For, the attentive, truly ruminative reader has four stomachs in his brain, and through these he passes and repasses the actions and events, until he declares the truth which was, or seemed to be, hidden. (142)
Machado de Assis, and the narrator of Esau and Jacob, seem to have called his attentive readers cows. Never mind that. My question is, what truths are at issue here? What is hidden, and what merely seems to be hidden?
The context of the quotation is that the father of the novel’s heroine has changed political parties for reasons of ambition – his wife’s ambition, specifically. The mystery, for the narrator, is why the man abandoned his principles so easily; the hidden truth is the role of the wife. Machado’s novels, with their fractured chronologies and digressions, can superficially resemble puzzle novels – Dom Casmurro more than superficially – but the greatest puzzles are those of motive: why do people do the strange things that they do? Within the novel, it is Counselor Ayres who is continually working to solve the mysteries, ruminating along with the reader. In this case, the narrator (also Counselor Ayres) simply tells the reader the “truth”:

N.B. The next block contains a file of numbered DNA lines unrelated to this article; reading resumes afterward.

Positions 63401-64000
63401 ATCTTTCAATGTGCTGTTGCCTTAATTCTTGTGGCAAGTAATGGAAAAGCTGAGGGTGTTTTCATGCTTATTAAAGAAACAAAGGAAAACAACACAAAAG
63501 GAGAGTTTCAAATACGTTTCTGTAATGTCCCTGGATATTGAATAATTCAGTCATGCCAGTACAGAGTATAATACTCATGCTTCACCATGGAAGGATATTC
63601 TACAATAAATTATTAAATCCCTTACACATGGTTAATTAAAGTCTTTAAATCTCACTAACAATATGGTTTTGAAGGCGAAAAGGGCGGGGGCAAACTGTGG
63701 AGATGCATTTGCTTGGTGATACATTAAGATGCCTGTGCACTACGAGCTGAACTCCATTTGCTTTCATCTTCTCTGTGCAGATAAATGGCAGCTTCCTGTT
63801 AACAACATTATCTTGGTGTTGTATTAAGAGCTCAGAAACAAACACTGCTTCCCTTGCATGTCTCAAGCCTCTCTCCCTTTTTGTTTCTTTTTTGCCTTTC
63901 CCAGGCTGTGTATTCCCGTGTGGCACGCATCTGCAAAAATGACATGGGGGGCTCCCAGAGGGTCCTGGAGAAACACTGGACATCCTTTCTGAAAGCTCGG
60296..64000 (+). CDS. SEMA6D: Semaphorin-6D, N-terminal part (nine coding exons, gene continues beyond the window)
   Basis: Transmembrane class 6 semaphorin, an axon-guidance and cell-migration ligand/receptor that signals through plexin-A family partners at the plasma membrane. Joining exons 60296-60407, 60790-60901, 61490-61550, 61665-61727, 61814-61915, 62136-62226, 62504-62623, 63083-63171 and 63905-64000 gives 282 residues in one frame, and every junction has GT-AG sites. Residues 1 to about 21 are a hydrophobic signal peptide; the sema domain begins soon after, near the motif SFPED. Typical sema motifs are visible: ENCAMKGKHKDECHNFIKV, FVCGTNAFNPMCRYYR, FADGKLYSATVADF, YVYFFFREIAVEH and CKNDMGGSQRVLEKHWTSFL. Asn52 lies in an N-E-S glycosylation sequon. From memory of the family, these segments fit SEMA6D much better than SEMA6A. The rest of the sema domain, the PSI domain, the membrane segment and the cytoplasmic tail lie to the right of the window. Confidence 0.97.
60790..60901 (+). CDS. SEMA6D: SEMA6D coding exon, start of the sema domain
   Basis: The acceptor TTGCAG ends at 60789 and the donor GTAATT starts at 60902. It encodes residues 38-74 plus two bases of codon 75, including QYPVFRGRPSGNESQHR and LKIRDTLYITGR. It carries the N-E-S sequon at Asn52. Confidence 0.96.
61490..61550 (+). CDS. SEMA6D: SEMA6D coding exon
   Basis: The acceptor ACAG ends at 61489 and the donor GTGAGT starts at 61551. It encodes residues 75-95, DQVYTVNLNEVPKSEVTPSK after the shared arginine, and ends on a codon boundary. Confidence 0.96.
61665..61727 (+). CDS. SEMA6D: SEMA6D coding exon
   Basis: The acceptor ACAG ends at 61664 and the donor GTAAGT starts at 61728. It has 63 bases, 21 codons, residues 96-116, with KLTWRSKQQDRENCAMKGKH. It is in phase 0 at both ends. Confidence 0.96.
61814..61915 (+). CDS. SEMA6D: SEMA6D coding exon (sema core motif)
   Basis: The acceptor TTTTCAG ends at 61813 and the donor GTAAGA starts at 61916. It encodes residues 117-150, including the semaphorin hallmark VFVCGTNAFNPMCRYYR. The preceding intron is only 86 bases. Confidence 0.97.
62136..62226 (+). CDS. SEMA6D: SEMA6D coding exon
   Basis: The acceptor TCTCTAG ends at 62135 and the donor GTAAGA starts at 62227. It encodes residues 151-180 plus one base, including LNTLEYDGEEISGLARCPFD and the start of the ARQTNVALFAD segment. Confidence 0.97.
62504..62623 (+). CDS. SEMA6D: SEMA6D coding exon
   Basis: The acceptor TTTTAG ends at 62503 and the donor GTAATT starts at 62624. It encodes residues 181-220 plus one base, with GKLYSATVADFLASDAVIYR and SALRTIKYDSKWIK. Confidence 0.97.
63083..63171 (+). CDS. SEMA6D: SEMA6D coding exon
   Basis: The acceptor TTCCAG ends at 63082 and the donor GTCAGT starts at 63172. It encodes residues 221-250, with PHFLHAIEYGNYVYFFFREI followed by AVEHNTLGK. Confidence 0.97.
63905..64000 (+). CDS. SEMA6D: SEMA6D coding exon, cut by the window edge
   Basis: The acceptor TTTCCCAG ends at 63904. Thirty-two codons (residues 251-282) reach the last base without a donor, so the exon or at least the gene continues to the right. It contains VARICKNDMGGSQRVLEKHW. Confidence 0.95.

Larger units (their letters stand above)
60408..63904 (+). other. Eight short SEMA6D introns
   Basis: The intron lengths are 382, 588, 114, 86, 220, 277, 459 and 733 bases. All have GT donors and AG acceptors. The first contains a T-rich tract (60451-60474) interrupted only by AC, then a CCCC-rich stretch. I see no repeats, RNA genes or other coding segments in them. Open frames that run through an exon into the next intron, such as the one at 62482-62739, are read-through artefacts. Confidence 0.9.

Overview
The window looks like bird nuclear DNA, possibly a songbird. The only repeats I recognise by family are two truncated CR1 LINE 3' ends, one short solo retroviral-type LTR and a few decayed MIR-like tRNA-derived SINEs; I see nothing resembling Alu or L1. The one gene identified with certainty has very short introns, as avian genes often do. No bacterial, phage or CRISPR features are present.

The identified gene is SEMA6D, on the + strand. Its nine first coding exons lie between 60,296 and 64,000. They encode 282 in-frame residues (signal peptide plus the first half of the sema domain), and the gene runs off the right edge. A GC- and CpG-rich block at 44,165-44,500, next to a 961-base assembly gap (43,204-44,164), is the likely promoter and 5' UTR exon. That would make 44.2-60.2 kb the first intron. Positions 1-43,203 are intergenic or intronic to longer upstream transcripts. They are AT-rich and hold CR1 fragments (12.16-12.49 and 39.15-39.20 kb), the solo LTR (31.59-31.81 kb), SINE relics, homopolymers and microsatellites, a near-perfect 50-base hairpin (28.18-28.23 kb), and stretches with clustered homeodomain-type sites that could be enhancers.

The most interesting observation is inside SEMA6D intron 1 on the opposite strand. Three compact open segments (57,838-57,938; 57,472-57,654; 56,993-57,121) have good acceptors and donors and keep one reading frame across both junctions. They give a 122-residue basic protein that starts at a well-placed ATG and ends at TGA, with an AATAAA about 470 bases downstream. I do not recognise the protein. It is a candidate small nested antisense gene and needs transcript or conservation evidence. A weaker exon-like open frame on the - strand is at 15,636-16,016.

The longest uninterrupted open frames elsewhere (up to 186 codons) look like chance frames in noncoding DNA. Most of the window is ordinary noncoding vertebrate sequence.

Note that I have spared him [me, the reader] Ayres’ work; this time I did not oblige him to find out everything for himself as he has been obliged to do on other occasions. (142)
Then he calls me a cow; I have inverted the quotation. My point is that the mysteries of Esau and Jacob are not so different than those of Henry James or Marcel Proust, however differently they are presented.
The central mystery of Esau and Jacob is the heroine Flora’s love for the twin brothers of the title. Does she love Pedro or Paulo or both? Is there a way to choose between them?
The girls that saw them go by on horseback, along the shore, or up the street, fell in love with that perfect order of form and motion. Their very horses were exactly alike, almost twins, and beat their hooves in the same rhythm, with the same vigor, with the same grace. Don’t go imagining that the tossing of their tails and of their manes was simultaneous: it is not true, and might make one doubt the rest. But the rest is certain. (73)
Neither James nor Proust are likely to scold the reader for extending an image too far. I usually emphasize, when I am writing about tricky narrators, the bumps and sharp turns in the way they tell the story. But Machado is clear in Esau and Jacob that the central issue is how we read it.